- Theology professor at Villanova University
- Instructor in Villanova’s Center for Peace and Justice Education
- Promotes liberation theology, which is Marxism disguised as Christianity
An Associate Professor of Theology at Villanova University, Suzanne Toton is a faculty member of the University’s Center for Peace and Justice Education (CPJE), an interdisciplinary program that offers students both a minor and a concentration in issues of “world peace and social justice.”
Professor Toton teaches the course “Global Poverty: Liberation Theology & the Struggle for Justice.” (Liberation theology is a form of Marxized Christianity; its objective is to show Christians how Marxist-Leninist ideology is really a secular form of the Christian gospels.) This class, which receives more attention than most others in the course-description section of the CPJE website, is ostensibly dedicated to:
“Examin[ing] from a Christian ethical perspective: (a) the structural and systemic linkages that produced wealth for one region of the world and poverty for the other; (b) the phenomenon of globalization and its potential to promote or set development back further; (c) the responsibility of the affluent to reshape the global order into one that is more just, compassionate and peaceful; and (d) what the Christian churches and the Roman Catholic church in particular are doing to address global poverty.”
One book that Professor Toton requires her students to read is Dorothy Day’s Loaves and Fishes. Day was a Marxist Catholic who in the 1930s helped establish the Catholic Worker Movement, which was both socialist and pacifist. Today, the Catholic Worker Movement still advances its agendas by promoting individuals like Noam Chomsky and organizations like the International Action Center founded by Ramsey Clark.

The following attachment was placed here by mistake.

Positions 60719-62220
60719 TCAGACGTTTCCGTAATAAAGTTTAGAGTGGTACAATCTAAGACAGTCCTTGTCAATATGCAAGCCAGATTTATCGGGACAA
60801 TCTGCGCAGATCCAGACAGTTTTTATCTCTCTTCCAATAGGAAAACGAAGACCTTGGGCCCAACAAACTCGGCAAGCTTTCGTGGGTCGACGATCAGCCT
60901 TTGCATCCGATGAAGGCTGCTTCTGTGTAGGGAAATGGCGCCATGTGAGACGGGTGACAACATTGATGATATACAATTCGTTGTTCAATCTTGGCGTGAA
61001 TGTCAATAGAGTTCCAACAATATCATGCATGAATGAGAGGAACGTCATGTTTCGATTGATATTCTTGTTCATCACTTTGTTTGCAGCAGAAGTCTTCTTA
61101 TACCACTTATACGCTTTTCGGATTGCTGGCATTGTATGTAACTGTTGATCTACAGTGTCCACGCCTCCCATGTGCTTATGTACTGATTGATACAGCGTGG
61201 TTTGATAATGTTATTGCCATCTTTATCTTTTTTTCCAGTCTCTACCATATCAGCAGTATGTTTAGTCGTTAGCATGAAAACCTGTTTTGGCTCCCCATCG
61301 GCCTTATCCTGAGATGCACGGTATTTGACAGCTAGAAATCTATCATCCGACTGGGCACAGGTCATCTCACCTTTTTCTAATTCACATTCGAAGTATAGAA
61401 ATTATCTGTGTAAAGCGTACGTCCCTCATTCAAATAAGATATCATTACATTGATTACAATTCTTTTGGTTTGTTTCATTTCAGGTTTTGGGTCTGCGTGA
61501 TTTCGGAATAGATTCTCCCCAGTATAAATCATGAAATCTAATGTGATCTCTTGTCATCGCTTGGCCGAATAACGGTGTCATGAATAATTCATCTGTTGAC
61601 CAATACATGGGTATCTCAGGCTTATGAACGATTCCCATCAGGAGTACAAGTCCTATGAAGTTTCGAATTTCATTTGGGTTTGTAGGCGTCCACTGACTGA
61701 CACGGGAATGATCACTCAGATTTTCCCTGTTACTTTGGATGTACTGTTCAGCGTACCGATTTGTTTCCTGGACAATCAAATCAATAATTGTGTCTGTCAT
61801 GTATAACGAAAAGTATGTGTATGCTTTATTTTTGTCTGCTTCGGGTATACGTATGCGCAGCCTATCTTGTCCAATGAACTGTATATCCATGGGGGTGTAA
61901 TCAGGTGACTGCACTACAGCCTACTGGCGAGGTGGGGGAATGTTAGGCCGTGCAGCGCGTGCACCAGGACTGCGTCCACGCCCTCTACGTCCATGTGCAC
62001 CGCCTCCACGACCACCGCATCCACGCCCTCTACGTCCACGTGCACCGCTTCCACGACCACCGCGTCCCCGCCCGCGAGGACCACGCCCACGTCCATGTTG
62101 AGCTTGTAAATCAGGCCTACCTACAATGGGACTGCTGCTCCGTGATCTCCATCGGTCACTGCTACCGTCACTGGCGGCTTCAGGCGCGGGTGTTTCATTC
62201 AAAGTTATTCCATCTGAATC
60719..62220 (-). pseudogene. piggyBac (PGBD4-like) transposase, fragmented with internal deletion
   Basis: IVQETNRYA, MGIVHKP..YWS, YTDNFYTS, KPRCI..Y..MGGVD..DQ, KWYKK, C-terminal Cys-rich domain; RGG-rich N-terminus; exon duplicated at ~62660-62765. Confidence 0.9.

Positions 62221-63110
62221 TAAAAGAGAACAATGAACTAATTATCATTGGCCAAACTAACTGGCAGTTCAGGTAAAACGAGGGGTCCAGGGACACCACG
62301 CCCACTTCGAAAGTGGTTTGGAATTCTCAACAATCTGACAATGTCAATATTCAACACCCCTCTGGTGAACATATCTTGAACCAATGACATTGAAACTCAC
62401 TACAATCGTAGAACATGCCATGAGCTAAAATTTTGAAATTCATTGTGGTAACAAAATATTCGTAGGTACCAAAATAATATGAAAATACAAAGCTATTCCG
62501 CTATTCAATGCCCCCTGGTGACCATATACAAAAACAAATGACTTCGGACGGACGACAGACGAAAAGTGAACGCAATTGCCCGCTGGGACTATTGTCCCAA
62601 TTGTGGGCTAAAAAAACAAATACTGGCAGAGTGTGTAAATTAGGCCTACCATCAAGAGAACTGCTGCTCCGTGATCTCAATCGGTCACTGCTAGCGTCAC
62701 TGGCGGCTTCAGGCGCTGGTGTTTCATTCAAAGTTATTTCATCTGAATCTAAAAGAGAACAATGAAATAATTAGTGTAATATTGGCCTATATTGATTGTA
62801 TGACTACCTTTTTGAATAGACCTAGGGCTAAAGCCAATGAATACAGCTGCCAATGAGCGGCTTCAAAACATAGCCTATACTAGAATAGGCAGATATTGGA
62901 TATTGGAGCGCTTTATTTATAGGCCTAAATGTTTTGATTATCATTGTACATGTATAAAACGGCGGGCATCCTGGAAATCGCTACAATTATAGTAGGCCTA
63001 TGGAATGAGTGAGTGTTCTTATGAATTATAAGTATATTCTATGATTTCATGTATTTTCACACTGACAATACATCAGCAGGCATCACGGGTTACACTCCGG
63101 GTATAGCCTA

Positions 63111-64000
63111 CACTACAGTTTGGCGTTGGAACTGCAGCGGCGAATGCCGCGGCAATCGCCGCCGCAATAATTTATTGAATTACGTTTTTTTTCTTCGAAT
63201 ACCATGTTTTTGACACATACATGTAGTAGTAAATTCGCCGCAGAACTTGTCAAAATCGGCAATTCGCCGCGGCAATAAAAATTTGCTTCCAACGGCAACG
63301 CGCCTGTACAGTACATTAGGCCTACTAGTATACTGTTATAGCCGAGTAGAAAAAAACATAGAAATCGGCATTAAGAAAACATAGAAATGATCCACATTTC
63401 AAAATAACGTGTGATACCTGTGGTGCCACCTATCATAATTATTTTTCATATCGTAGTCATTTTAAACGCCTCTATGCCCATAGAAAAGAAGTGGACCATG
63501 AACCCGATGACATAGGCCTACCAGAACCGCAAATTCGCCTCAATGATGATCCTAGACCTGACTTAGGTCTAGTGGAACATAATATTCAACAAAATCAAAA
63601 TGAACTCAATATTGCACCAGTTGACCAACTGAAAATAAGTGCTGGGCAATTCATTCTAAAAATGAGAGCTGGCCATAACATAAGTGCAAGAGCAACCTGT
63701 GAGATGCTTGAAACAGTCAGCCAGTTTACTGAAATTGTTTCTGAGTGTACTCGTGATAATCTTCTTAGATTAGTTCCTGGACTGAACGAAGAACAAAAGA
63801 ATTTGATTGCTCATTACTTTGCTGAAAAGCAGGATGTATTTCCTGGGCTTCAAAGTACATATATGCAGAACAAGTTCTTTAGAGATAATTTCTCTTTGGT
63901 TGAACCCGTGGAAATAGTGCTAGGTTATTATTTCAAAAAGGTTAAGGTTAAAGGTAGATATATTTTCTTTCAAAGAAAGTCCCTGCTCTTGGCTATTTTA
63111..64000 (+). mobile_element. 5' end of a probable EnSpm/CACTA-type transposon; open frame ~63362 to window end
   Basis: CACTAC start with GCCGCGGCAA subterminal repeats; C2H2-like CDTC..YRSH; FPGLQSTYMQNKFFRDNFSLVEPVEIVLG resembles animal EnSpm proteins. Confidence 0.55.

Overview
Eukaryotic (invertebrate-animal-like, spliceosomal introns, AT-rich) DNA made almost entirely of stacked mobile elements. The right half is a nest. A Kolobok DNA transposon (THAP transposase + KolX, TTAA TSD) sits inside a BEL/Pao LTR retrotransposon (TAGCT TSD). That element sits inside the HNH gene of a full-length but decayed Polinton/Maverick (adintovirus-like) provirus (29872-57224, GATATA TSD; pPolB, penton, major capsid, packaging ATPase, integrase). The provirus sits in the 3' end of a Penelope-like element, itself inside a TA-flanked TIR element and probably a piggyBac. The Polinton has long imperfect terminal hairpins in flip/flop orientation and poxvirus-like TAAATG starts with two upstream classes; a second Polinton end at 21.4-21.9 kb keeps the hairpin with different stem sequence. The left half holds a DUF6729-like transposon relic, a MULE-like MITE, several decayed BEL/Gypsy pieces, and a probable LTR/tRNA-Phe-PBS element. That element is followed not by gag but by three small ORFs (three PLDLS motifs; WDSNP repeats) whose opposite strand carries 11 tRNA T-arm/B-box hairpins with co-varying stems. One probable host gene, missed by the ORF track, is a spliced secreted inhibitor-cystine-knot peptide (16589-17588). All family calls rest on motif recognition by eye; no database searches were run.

Professor Toton’s allegiance to the tenets of liberation theology pervades her teaching curriculum. In her course “Service and Education for Justice,” for example, the writings of Latin American liberation theologians provide her basic texts.
In February 2003, Toton participated in an anti-war rally in Philadelphia, in opposition to the then-impending U.S. invasion of Iraq. “Nobody in our government — not our President or our members of Congress — is listening to us,” said Toton. “People have to take to the streets and make them listen.”
Toton is an advisor to Villanova’s chapter of Bread For The World (BFTW), a politicized “citizens” movement seeking “justice for the world’s hungry people by lobbying our nation’s decision makers.” In the 2000 election year, BFTW graded every U.S. congressional representative, giving each a numerical score between 0 and 100, depending on the percentage of times he or she had voted in a manner that was politically to BFTW’s liking. Members of the socialist Progressive Caucus consistently earned scores of 100, the highest rating possible, while conservatives commonly registered scores of zero. Opposed to the War in Iraq, BFTW said, “The U.S. economy is mired in a significant slump…. But Congress and the President are preoccupied with war and security. They aren’t paying attention to what’s happening to poor people.” In 2004, Toton was one of thirty activists honored at BFTW’s 30th anniversary celebration.
Toton is also Villanova University’s contact for the Justice Union of Students Staff and Teachers. This is part of the Peace and Justice Consortium of Colleges and Universities in the Philadelphia Area, which is dedicated to sharing information “on events and resources with member schools for the purpose of involving faculty, staff, and above all students in a process of educating, mentoring and modeling for social change.”